The Quadrantid meteor shower

December 31st, 2013 by David Dickinson, Universe Today in Astronomy & Space / Space Exploration
The modern radiant of the Quadrantid meteor shower. Credit: David Dickinson


The modern radiant of the Quadrantid meteor shower. Credit: David Dickinson

If there's one thing we love, it's a good meteor shower from an obscure and defunct constellation.

Never heard of the Quadrantids? It may well be because this brief but intense annual meteor shower occurs in the early days of January. Chilly temps greet any would be meteor watchers with hardly the balmy climes of showers such as the August Perseids. Still, 2014 presents some good reasons to brave the cold in the first week of January, to just possibly catch the best meteor shower of the year.

The Quadrantids – sometimes simply referred to as "the Quads" in hipster meteor watcher inner circles – peak on January 3rd around 19:30 Universal Time (UT) or 2:30 PM Eastern Standard Time (EST). This places the northern Asia region in the best position to watch the show, though all northern hemisphere observers are encouraged to watch past 11 PM local worldwide. Remember: are fickle beasties, with peak activity often arriving early or late. The Quadrantids tie the December Geminids for the highest predicted Zenithal Hourly Rate (ZHR) for 2014 at 120.

Though the Quads are active from January 1st to the 10th, the enhanced peak only spans an average of six to ten hours. Though high northern latitudes have the best prospects, we've seen Quads all the way down in the balmy January climes of Florida from around 30 degrees north.

Rates for the Quads are typically less than 10 per hour just a day prior to the sharp peak. The moonless mornings of Friday, January 3rd and Saturday, January 4th will be key times to watch. The radiant for the Quads stands highest just hours before local sunrise.

A 2012 Quadrantid meteor in the bottom left side of the frame. Credit: David Dickinson

So, what's up with the unwieldy name? Well, the Quadrantids take their name from a constellation that no longer exists on modern star charts. Along with the familiar patterns such as Leo and Orion, exist such archaic and obscure patterns as "The Printing Office" and the "Northern Fly" that, thankfully, didn't make the cut. Quadrans Muralis, or the Mural Quadrant, established by Jérome de Lalande in the 1795 edition of Fortin's Celestial Atlas was one such creation. A mural quadrant was a large arc-shaped astronomical tool used for measuring angles in the sky. Apparently, Renaissance astronomers were mighty proud of their new inventions, and put immortalized them in the sky every chance they got as sort of the IPhone 5's of their day.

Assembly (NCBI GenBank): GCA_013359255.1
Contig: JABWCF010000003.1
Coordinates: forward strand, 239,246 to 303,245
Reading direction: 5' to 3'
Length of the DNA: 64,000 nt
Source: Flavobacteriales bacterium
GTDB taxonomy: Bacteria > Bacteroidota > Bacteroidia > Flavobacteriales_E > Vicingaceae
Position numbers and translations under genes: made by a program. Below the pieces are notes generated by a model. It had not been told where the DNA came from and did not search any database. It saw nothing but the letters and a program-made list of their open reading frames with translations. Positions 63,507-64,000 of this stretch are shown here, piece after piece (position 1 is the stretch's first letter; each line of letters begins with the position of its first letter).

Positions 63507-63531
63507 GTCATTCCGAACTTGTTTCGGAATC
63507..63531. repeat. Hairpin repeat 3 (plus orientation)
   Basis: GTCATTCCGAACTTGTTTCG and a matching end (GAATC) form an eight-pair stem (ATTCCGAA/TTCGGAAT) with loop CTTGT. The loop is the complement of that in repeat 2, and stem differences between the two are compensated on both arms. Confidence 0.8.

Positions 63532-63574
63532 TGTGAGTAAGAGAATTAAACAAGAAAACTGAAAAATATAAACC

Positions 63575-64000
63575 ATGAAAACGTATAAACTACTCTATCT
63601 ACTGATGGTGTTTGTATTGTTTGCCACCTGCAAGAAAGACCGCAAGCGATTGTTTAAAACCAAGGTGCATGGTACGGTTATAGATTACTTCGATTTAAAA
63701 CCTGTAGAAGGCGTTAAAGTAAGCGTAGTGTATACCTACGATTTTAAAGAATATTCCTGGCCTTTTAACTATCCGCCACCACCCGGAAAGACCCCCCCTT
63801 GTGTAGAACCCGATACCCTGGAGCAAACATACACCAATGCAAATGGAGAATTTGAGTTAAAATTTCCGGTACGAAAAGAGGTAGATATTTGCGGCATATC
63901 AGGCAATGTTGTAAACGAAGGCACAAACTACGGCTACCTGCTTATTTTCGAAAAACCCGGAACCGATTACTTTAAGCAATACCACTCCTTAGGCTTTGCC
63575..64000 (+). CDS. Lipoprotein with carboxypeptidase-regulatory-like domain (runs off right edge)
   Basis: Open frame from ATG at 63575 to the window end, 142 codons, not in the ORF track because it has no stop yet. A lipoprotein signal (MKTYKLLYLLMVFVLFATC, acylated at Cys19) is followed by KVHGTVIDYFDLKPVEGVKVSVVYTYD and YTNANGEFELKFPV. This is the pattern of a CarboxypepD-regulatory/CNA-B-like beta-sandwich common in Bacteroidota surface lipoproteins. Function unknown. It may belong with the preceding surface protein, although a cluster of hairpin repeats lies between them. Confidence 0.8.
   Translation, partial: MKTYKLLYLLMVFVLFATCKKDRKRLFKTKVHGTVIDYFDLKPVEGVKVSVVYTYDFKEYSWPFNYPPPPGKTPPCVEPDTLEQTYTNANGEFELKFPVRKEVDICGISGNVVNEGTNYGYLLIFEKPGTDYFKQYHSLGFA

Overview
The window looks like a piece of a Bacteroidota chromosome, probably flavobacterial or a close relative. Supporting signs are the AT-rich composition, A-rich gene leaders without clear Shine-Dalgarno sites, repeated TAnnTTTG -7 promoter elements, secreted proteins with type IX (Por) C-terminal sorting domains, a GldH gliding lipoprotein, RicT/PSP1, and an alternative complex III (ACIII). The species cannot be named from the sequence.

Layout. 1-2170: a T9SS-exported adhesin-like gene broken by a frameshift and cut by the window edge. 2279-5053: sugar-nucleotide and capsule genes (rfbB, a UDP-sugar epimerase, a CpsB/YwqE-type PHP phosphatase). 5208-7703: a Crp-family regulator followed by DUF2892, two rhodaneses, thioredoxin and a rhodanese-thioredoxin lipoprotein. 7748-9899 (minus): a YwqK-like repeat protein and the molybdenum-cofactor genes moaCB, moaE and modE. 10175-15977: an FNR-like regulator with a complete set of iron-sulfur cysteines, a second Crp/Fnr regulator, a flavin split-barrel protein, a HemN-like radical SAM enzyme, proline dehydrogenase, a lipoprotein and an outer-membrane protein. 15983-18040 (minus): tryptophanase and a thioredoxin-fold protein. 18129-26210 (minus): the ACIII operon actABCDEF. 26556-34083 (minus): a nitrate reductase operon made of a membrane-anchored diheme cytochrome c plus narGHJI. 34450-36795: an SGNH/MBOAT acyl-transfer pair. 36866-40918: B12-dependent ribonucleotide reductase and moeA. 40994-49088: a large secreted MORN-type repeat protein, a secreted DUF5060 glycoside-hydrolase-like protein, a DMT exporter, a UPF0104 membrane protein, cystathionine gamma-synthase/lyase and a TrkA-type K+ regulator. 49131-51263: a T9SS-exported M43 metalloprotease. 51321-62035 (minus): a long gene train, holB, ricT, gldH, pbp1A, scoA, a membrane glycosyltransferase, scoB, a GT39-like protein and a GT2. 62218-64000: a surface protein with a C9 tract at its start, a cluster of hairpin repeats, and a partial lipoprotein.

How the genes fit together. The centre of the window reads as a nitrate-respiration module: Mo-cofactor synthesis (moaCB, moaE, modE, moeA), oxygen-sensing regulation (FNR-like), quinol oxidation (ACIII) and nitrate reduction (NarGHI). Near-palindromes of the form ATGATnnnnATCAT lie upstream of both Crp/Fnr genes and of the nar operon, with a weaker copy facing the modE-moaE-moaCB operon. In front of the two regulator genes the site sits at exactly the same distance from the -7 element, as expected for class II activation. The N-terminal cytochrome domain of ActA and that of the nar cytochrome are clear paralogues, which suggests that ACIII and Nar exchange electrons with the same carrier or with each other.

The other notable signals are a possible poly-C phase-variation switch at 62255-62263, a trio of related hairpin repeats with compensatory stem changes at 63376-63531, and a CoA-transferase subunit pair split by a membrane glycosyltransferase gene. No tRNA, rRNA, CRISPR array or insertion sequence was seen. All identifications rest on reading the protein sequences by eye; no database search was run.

The Mural Quadrant spanned the modern day constellations of Draco, Hercules and Boötes. The exact radiant of the Quads lies at Right Ascension 15 Hours 18' and declination 49.5 degrees north, in the modern day constellation Boötes just 15 degrees east of the star Alkaid.

Previous year's maximum rates as per the IMO have been as follows:

The Quadrantid meteor shower
The outline of the Mural Quadrant against the backdrop of modern day constellations. Credit: David Dickinson

The parent source of the Quadrantids went unknown, until Peter Jenniskens proposed that asteroid 2003 EH1 is a likely suspect. Possibly an extinct comet, 2003 EH1 reaches perihelion at 1.2 AUs from the Sun in 2014 on March 12th, another reason to keep an eye on the Quads in 2014. 2003 EH1 is on a 5.5 year orbit, and it's been proposed that the asteroid may have a connection to comet C/1490 Y1 which was observed and recorded by 15th century astronomers in the Far East.

The Quadrantids were first identified as a distinct meteor shower in the 1830s by European observers. Owing to their abrupt nature and their climax during the coldest time of the year, the Quadrantids have only been sporadically studied. It's interesting to note that researchers modeling the Quadrantid meteor stream have found that it undergoes periodic oscillations due to the perturbations from Jupiter. The shower displays a similar orbit to the Delta Aquarids over a millennia ago, and researchers M. N. Youssef and S. E. Hamid proposed in 1963 that the parent body for the shower may have been captured into its present orbit only four thousand years ago.

2003 EH1 is set to resume a series of close resonnance passes of Earth and Jupiter in 2044, at which time activity from the Quads may also increase. It's been proposed that the shower may fade out entirely by the year 2400 AD.

The orbital path of Amor NEO asteroid 196256 2003 EH1. Credit: NASA/JPL Solar System Dynamics Small-Body Database Browser

And the Quadrantids may not be the only shower active in the coming weeks. There's been some discussion that the posthumous comet formerly known as ISON might provide a brief meteor display on or around the second week of January.

Be sure to note any and the direction that they're coming from: the International Meteor Organization and the American Meteor Society always welcomes any observations. Simple counts of how many meteors observed and from what shower (Quads versus sporadics, etc) from a given location can go a long way towards understanding the nature of this January shower and how the stream is continually evolving.

Source: Universe Today

"The Quadrantid meteor shower." December 31st, 2013. http://phys.org/news/2013-12-quadrantid-meteor-shower.html